The income-tax department has said that shares bought in IPOs will not attract this tax and an exhaustive list of exemptions will be issued.
Currently, there are more than 10 companies that have received the nod of the Securities and Exchange Board of India (Sebi), the regulator, but haven’t launched their IPOs, the Sebi data show. The value of these IPOs is around Rs 8,000 crore.
There is no tax on long-term capital gains, that is, earnings for sales of shares held for more than a year. Short-term capital gains attract a tax of 15 per cent.
Although the government has not explicitly stated that the promoter holding would be subjected to LCGT, some investment bankers and companies are awaiting clarity before proceeding with IPOs.
The memorandum explaining the provisions of the Finance Bill, 2017, says that transfers of shares such as IPOs on which this tax will not apply will be notified. But uncertainty is there till the list comes out.
The Centre has said the move is aimed at shell companies and sham transactions, but market players want the government to issue a list of cases in which there is no need to pay LCGT.
“Market participants have given their feedback to the government about their concerns on the provisions. The government is likely to come up with an exhaustive list of exceptions soon. But until then, we might see some pause in the primary markets,” said an investment banker.
The notification enlisting the excluded transactions is expected on the issue, said Amit Maheshwari, partner with Ashok Maheshwary & Associates LLP, adding that the list of exemptions should be issued quickly so that the companies can come up with IPOs.
Maheshwari said if the clarifications did not come by March 31, investors and promoters holding shares issued in IPOs for more than a year (since 2004) might be unnerved. In that case, he said such investors might sell their shares and repurchase them. As there is no long-term capital gains tax in the current year if the purchase is through the exchange, they might escape this tax from the next financial year since their subsequent purchases would be from next year. This might bring share prices under pressure, he said.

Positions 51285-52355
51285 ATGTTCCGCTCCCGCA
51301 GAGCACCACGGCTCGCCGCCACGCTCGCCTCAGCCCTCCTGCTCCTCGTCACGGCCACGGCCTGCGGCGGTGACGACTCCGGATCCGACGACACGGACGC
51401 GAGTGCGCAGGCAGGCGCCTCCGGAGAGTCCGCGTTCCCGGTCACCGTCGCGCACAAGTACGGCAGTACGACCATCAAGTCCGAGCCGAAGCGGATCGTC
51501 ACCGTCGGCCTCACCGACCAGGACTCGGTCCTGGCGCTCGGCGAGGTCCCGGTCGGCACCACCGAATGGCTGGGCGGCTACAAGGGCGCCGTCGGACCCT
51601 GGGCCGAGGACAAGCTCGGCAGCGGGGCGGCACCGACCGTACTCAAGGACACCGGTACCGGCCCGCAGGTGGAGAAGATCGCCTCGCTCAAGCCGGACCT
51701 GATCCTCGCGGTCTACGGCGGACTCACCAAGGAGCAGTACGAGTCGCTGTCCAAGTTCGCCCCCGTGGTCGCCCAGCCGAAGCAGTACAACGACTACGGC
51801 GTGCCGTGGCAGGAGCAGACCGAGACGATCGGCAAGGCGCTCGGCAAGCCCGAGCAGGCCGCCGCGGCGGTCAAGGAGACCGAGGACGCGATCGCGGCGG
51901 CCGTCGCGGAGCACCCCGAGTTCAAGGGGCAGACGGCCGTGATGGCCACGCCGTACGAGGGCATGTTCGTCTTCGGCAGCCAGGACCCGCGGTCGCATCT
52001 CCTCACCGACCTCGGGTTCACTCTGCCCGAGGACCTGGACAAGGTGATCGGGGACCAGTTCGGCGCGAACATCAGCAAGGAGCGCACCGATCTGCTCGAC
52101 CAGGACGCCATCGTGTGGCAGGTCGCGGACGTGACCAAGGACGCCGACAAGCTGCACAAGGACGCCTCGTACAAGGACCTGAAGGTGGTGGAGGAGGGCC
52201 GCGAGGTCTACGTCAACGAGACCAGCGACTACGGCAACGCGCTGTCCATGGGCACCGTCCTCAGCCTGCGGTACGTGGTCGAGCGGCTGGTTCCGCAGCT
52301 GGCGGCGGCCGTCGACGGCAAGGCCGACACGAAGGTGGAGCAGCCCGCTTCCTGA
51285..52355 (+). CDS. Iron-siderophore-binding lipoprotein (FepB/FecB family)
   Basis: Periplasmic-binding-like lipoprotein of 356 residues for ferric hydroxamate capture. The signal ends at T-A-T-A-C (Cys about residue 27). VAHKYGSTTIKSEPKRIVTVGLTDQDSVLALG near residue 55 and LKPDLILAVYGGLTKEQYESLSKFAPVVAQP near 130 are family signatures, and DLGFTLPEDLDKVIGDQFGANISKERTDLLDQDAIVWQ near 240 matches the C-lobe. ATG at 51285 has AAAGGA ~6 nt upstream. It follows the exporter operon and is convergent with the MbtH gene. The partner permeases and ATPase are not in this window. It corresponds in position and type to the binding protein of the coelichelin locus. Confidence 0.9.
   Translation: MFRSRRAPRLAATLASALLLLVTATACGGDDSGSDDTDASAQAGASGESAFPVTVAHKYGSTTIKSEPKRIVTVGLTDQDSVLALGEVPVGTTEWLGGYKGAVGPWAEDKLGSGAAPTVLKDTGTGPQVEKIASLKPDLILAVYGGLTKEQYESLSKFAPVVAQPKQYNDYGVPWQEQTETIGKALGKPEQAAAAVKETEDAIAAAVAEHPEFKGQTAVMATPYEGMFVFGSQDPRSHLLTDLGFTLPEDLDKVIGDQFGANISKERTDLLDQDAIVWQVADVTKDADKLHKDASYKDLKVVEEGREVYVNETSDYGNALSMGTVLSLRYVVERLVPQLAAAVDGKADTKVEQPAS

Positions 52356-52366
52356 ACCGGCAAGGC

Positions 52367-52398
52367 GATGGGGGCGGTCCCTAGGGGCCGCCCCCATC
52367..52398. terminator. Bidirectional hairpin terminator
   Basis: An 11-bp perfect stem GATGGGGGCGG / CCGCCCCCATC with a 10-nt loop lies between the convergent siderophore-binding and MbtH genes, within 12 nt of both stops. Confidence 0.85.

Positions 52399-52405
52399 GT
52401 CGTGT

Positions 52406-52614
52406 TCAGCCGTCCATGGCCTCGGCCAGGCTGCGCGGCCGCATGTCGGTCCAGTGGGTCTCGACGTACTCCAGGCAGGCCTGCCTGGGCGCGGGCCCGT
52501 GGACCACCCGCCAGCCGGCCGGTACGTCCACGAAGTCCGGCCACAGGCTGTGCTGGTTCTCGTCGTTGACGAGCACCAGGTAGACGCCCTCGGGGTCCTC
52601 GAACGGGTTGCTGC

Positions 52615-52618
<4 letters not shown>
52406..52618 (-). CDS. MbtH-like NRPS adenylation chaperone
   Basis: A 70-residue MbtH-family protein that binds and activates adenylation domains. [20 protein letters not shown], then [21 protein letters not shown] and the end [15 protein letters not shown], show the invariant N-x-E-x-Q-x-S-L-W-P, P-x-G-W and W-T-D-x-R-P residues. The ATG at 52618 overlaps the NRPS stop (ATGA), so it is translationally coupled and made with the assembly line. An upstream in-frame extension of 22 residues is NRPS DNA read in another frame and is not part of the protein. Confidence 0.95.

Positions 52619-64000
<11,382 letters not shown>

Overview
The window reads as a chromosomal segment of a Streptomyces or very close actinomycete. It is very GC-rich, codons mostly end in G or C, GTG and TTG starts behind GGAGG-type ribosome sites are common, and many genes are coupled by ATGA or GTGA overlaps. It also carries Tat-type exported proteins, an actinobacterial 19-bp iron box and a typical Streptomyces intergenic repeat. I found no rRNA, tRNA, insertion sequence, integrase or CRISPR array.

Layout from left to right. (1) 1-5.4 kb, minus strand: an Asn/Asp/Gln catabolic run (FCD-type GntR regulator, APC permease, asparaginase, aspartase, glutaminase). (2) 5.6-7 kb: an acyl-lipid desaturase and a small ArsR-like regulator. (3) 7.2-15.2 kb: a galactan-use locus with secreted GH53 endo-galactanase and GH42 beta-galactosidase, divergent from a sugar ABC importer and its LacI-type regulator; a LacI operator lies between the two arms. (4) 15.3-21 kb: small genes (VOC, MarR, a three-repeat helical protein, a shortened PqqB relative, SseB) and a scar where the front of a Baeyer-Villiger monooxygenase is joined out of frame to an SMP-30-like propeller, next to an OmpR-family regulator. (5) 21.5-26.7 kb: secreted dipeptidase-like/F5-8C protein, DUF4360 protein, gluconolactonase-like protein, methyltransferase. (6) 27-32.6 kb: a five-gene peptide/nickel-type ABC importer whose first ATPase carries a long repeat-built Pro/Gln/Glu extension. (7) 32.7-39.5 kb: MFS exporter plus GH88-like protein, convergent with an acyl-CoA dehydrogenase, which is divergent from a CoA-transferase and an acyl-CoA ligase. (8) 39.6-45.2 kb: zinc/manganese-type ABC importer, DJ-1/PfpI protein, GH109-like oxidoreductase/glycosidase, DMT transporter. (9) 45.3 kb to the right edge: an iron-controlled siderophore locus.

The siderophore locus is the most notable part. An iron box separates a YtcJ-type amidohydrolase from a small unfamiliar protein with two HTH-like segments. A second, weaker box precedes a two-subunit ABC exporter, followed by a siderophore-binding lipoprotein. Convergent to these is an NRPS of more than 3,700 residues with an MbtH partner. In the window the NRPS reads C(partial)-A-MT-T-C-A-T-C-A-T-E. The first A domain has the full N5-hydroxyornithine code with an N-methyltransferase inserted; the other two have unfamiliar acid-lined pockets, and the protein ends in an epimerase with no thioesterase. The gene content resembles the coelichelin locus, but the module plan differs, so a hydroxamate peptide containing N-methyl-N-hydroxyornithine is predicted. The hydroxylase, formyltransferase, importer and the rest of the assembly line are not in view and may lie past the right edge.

Legal experts say the provisions are a fallout of cases in which promoters and companies had misused LTCG and now there is a chance that the wording of the provisions could hit genuine transactions like investors selling stakes that were accumulated before IPOs after the company lists.
“The primary intent of this particular amendment appears to be emanating from the various interim ex-parte orders (of Sebi) in which issues of shares on a preferential basis had been misused by the entities connected to the listed company,” said Yogesh Chande, partner, Shardul Amarchand Mangaldas.
Chande said the wording would require clarity, especially in cases of shares offered by a seller in an IPO because such transactions did not attract STT.
Dharmesh Mehta, managing director, Axis Capital, said the provisions might have evoked concerns but the companies need not worry. “I think the government will soon come up with the fine print, putting an end to all such concerns. Logically, the companies coming up with IPOs are unlisted and hence I don’t think the provisions could be extended to such transactions,” Mehta added.
THE LONG & SHORT OF CAPITAL GAINS TAX
* Budget proposes long-term capital gains tax on share sales on which securities transaction tax is not paid post-2004
* Measure targeted to nab shell companies
* Income-tax department to issue list of exemptions
* Those to come out with initial public offerings (IPOs) waiting for the list
* Over 10 companies have Sebi nod for IPOs, valued at around Rs 8,000 crore